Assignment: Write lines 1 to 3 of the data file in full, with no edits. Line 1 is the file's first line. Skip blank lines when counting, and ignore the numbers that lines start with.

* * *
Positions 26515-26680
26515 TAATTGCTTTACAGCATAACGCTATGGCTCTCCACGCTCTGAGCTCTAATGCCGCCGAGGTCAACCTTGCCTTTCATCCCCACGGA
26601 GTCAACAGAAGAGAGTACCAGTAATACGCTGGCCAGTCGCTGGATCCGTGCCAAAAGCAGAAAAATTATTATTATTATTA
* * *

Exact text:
Positions 26515-26680
26515 TAATTGCTTTACAGCATAACGCTATGGCTCTCCACGCTCTGAGCTCTAATGCCGCCGAGGTCAACCTTGCCTTTCATCCCCACGGA
26601 GTCAACAGAAGAGAGTACCAGTAATACGCTGGCCAGTCGCTGGATCCGTGCCAAAAGCAGAAAAATTATTATTATTATTA